Compound, coming in at $10.93B TVL, made their biggest contribution to the DeFi space by pioneering yield farming (which we will go deeper on in a second), which kicked off the DeFi summer of 2020, which launched DeFi into being the most promising crypto application as of today. In a push to decentralize the Compound protocol, the creators decided to distribute governance tokens to the protocol's users. The tokens were given to users as a yield for depositing assets in the protocol to either lend or borrow, and from there allow users to create and vote on proposals to make changes to Compound. This method became incredibly popular and today it is common practice for DeFi protocols to have governance tokens that are distributed to users of the protocol. For example, Maker has MKR tokens and Aave has AAVE tokens that are distributed and used in the same manner.
As we just discussed with Compound, this system made “yield farming”, as it has come to be known, incredibly popular. This is because now a potential lender does not only receive the yield from the people that are borrowing, they also receive yield from the protocol for supplying it with what it needs to function. For a borrower it allows them to earn yield for taking out a loan, a notion that simply didn’t exist previously.
There are several layers of risk and reward when it comes to yield farming as it pertains to lending & borrowing. Those looking to play it safe could deposit stablecoins on a protocol like the ones above that are established and enjoy APYs that are much better than the banks plus get paid in governance tokens on top. On the other hand, users could elect to supply liquidity on up and coming protocols that are in much greater need of funds and are supplying a much higher amount of their native tokens to incentivize people. The risk in this however is that not only are less mainstream projects likely to be hacked, there is the potential for the market to be manipulated much easier when the pool is smaller.
When it comes to lending and borrowing in specific, the amount you make is based on the supply and demand like we talked about earlier. If you are providing liquidity to a money market that has lots of supply but not as much demand, you will likely receive a low interest rate. However if you supply liquidity to a money market that has low supply but high demand you will likely get a high interest rate. Besides being necessary to make the whole thing work, this mechanism creates efficiency of capital because it matches supply and demand through incentives. The reason one market versus another would have higher demand and supply largely depends on market conditions. For example in a bull market most people don’t want to be stuck holding stablecoins, they want the upside of ETH or altcoins. Inversely during a bear market people are much more welcoming of holding stablecoins compared to the alternatives.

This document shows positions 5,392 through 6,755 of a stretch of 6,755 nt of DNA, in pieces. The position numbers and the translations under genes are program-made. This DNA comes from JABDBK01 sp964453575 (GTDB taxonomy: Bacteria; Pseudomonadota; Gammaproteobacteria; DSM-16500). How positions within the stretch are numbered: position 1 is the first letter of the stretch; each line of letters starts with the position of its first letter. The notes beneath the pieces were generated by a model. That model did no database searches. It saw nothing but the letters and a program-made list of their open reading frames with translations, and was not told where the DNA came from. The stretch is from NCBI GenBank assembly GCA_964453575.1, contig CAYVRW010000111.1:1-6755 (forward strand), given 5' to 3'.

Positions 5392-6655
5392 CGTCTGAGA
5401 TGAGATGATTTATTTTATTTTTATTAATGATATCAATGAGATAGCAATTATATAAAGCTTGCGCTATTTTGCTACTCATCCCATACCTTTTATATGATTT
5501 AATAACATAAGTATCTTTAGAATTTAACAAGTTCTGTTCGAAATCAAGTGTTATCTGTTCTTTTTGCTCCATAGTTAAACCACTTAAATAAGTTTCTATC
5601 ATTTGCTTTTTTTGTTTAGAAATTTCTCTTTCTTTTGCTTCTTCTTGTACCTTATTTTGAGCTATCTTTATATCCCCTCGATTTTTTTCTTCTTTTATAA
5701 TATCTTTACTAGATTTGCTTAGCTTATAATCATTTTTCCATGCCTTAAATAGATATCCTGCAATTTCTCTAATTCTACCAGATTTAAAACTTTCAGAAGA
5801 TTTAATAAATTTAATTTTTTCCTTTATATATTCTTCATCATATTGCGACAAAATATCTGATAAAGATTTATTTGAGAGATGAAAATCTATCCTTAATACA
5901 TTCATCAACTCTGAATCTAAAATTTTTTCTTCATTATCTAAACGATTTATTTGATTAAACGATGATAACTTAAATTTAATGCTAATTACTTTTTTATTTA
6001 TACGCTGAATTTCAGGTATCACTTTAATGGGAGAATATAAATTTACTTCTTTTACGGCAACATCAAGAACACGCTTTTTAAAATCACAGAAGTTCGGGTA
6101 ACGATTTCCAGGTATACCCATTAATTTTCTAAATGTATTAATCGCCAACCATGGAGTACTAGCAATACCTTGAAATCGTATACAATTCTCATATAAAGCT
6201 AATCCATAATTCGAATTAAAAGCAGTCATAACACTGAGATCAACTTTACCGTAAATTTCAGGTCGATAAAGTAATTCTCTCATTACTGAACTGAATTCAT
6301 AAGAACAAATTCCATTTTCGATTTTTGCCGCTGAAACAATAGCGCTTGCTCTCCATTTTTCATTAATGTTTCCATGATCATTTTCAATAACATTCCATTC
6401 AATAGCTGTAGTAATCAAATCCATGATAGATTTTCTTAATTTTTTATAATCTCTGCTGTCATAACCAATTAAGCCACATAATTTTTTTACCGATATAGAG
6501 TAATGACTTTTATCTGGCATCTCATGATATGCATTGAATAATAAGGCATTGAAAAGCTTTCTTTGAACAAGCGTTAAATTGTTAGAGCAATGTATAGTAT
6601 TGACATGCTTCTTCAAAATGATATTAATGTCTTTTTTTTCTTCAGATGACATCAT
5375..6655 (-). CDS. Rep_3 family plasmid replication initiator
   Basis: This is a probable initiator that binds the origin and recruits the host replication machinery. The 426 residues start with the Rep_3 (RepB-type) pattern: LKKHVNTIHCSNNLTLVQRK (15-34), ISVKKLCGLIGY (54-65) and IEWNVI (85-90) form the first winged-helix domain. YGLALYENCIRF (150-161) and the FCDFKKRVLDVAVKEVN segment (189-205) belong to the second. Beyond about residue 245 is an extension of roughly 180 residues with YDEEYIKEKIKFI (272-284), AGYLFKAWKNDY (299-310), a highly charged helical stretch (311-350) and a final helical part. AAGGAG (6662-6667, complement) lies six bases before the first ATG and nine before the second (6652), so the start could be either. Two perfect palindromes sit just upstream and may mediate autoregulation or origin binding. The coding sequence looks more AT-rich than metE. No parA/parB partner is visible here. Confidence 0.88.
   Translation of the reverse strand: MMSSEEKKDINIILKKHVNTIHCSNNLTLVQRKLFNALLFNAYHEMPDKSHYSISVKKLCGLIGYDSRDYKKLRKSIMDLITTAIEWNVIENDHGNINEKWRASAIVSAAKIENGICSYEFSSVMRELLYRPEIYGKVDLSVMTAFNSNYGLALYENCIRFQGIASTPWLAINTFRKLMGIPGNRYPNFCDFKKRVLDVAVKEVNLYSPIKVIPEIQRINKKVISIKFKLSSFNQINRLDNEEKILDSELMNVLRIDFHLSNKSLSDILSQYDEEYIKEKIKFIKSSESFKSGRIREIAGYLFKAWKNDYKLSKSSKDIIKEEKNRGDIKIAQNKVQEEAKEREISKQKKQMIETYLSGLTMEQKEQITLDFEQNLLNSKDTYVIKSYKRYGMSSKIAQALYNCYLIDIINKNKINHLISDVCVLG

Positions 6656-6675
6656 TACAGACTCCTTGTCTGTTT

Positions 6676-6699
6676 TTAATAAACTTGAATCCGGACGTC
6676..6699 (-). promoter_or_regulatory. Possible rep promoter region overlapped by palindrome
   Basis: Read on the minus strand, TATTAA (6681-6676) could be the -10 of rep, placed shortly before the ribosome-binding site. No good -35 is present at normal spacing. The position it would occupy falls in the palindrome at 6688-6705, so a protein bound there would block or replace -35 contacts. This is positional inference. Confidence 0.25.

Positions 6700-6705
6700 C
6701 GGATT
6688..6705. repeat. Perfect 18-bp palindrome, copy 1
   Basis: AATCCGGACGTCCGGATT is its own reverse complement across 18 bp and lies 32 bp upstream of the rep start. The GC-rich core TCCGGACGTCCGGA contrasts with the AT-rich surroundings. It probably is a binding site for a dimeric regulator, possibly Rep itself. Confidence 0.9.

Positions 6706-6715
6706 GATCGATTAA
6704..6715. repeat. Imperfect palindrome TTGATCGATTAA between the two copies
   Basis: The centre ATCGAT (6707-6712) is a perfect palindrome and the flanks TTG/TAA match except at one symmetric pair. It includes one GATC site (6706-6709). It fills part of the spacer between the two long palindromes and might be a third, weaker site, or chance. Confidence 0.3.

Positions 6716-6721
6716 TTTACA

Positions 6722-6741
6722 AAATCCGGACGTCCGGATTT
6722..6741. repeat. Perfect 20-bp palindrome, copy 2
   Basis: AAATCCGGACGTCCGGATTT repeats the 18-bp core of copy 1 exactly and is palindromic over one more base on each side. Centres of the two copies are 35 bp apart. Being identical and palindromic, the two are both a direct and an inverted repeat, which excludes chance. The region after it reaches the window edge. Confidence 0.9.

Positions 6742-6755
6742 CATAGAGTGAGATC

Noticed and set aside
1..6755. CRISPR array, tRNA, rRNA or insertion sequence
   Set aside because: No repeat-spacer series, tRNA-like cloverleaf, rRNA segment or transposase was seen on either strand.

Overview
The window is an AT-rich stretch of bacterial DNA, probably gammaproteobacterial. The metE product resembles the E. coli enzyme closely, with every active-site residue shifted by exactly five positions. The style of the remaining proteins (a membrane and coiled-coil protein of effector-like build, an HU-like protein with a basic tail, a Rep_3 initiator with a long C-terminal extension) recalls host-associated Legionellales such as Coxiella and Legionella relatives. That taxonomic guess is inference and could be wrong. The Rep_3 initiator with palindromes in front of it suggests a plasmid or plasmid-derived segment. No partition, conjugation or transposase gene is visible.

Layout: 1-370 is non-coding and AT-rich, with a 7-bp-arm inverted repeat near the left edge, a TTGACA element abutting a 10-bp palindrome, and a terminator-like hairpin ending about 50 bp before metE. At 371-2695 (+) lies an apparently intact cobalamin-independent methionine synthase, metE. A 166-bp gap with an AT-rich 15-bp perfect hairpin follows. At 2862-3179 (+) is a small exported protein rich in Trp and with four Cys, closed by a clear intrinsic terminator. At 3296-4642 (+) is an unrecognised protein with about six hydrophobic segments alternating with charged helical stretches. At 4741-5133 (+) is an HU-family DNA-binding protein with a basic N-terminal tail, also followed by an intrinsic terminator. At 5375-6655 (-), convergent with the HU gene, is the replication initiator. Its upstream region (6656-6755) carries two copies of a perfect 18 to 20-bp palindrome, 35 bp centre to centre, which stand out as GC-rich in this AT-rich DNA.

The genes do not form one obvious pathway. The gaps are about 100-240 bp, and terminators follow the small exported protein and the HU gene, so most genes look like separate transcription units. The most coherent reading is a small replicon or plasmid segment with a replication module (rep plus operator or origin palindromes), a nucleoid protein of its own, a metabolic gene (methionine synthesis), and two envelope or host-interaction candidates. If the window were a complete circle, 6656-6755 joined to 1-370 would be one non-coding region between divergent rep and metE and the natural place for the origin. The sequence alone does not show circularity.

Anywhere that you find the potential of great rewards you can be sure that there are going to be risks, whether you see them easily or not, and lending and borrowing with DeFi is no different. While many people have come to the conclusion that the rewards of using DeFi compared to TradFi greatly outweigh the risks, that doesn’t mean they don’t exist.
The most prominent risk when using any DeFi application is the smart contracts being exploited. With billions of dollars being held in open source code that is surely going to attract many hackers and that is indeed the case with DeFi. Developers go to great lengths to audit their code but we have seen several significant hacks in DeFi already and we will surely see more going forward. This is a big part of the risk profile of using smaller protocols with higher rewards compared to the ones mentioned above. Smaller protocols have not had the kind of battle testing that bigger ones have, as if there were potential flaws with main services on Maker, Compound or Aave they likely would have been exploited already. That is not to say however that it is impossible that one of those protocols gets hacked going forward, especially as new code is written on changes to the protocol.
Another risk to borrowing and lending with DeFi revolves around the fact that loans are not fixed rate as we discussed earlier. While it is unlikely that interest rates will change rapidly, an event that causes the market circumstances to change can cause it to happen. Most notably this happened in 2020 with DeFi summer, when borrowing APYs on some coins shot to over 40%.
Hopefully this has given you a good idea of how lending and borrowing works in DeFi, and who the main players are. Lending and borrowing is a foundational layer of DeFi and will only grow in years to come. To put things in perspective, the TVL of the three platforms mentioned above is about $35 Billion. Compare that with the global bond market which is $128 Trillion and you realize just how early we are…
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⚠️ DISCLAIMER: Investing into cryptocurrency and DeFi platforms comes with inherent risk including technical risk, human error, platform failure and more. At certain points throughout this post, we might get commission for promoting certain projects, if this is the case we will always make sure it is clear. We are strictly an educational content platform, nothing we offer is financial advice. We are not professionals or licensed advisors.